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some theoretical material has been altered, some of our models have been clarified and simplified, and some of our language and formatting has been modified.

As we stated in the preface to the first edition, our motivation for this book was to fill a gap we saw in the marketplace. Our challenge was to develop a book that not only gave prescriptive advice, “how-to-do-it lists,” but one that also provided up-to-date theory without getting sidetracked by academic theoretical complexities. We hope that we have captured the management experience with change so that our manuscript assists all those who must deal with change, not just senior executives or organizational development specialists. Although there is much in this book for the senior executive and organizational development specialist, our intent was to create a book that would be valuable to a broad cross section of the workforce.

Our personal beliefs form the basis for the book. Even as academics, we have a bias for action. We believe that “doing is healthy.” Taking action creates influence and demands responses from others. While we believe in the need for excellent analysis, we know that action itself provides opportunities for feedback and learning that can improve the action. Finally, we have a strong belief in the worth of people. In particular, we believe that one of the greatest sources of improvement is the untapped potential to be found in the people of the organization.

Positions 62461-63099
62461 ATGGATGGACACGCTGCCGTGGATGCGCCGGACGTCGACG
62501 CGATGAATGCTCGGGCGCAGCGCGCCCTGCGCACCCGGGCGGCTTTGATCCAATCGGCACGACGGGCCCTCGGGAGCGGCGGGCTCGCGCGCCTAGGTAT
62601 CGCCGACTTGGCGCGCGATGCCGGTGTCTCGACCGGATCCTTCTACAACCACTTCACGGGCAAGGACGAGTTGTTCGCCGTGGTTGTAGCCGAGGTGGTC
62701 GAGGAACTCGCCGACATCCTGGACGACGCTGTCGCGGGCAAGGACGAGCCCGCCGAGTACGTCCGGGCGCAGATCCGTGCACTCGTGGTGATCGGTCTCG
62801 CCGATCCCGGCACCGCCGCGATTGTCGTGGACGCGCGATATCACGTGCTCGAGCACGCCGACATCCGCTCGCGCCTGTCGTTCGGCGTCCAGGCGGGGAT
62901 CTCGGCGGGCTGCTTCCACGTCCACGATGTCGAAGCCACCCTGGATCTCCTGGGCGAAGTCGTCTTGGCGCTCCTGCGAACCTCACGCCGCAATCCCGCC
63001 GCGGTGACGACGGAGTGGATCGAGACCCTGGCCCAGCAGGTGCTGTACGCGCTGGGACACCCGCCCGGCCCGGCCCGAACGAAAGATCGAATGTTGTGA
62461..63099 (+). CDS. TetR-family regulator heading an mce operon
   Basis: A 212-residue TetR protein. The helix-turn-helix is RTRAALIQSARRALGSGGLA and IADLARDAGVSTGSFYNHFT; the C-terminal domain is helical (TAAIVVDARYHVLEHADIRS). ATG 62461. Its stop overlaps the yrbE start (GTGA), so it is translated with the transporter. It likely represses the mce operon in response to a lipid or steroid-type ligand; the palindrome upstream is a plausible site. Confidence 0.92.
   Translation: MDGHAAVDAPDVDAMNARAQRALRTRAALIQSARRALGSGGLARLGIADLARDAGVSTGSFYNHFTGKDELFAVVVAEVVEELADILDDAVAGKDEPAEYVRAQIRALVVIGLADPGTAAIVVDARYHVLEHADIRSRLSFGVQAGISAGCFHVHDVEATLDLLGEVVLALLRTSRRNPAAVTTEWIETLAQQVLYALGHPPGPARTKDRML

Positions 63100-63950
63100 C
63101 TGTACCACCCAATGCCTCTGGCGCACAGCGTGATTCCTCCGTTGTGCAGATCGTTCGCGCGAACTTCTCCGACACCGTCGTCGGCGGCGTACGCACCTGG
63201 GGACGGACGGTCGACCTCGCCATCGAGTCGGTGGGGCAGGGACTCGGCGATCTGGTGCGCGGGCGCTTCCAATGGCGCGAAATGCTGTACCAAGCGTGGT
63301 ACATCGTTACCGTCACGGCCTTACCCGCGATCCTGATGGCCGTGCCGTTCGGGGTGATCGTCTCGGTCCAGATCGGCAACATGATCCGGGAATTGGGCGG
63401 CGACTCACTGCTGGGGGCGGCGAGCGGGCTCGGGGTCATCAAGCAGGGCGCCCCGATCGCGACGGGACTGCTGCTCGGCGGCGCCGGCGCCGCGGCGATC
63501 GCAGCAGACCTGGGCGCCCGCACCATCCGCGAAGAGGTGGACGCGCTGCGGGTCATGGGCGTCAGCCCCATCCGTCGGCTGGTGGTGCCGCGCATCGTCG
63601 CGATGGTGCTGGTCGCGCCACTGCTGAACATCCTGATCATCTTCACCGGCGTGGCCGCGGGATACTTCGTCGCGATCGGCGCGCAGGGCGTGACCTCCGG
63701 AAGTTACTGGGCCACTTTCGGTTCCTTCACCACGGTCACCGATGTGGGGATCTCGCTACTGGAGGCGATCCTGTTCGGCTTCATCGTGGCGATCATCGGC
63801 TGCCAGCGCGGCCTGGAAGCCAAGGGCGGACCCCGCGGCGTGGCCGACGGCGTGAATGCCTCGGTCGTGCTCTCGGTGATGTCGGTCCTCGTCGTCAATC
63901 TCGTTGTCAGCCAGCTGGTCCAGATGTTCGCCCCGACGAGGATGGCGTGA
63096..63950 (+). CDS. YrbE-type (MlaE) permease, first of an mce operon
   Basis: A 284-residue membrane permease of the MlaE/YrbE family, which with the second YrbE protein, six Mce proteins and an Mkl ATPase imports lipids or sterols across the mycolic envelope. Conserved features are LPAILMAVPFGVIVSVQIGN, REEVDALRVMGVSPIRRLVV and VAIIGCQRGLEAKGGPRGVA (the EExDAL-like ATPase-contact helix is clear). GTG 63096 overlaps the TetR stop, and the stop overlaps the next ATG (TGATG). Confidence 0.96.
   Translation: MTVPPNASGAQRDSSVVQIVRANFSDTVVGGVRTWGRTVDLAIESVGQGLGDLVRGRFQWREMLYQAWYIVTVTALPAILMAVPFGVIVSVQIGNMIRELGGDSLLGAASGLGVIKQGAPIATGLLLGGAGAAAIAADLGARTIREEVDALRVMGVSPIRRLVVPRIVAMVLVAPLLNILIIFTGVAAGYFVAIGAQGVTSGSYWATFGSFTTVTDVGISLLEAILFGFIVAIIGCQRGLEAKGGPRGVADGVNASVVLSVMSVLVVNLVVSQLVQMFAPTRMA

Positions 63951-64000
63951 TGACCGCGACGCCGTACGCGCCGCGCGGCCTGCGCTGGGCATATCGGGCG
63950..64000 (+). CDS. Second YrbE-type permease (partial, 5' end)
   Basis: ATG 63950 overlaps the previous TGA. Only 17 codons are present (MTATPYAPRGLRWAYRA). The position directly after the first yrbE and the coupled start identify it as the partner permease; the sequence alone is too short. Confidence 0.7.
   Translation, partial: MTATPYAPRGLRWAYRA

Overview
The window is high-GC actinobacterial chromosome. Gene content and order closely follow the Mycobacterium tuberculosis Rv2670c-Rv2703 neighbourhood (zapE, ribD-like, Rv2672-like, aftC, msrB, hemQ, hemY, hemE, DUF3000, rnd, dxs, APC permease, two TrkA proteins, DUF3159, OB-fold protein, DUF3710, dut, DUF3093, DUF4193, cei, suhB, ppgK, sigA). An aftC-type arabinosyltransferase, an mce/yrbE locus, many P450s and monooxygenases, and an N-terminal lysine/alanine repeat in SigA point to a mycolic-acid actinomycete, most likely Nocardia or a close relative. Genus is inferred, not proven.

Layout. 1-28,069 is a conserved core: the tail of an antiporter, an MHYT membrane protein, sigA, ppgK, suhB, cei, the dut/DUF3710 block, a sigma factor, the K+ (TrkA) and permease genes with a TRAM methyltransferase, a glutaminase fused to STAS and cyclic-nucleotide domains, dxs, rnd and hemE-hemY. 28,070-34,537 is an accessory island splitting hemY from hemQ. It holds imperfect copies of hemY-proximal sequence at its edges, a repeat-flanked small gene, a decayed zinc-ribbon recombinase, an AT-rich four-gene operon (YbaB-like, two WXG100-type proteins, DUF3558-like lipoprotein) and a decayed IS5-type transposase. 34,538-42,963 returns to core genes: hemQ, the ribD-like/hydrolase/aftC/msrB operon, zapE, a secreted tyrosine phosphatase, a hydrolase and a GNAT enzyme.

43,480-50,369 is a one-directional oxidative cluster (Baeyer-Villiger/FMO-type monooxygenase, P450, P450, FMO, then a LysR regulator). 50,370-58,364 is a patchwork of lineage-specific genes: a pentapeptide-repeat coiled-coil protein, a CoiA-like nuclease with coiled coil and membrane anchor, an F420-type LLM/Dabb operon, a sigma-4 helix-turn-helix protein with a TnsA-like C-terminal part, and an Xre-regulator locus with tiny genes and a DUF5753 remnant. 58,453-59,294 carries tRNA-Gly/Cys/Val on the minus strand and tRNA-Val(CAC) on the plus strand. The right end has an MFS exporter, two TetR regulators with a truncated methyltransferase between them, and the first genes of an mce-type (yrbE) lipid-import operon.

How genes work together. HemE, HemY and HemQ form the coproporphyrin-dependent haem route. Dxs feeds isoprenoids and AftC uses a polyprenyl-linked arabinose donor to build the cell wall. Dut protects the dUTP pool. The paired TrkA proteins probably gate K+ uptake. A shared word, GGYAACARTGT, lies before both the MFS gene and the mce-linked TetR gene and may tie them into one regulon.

We recognize that this book is not an easy read. It is not meant to be. It is meant as a serious text for those involved in change—that is, all managers! We hope you find it a book that you will want to keep and pull from your shelf in the years ahead, when you need to lead change and you want help thinking it through.

Your authors,

Tupper, Gene, and Cynthia

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We would like to acknowledge the many people who have helped to make this book possible. Our students and their reactions to the ideas and materials continue to be a source of inspiration. Cynthia’s Leadership and Organizational Change course, spring 2014, included Mshael Alessa, Daniella Comito, Katrice Krumplys, Jill Peterson, and other students who applied the concepts in this book and made a difference through their change projects at Simmons College.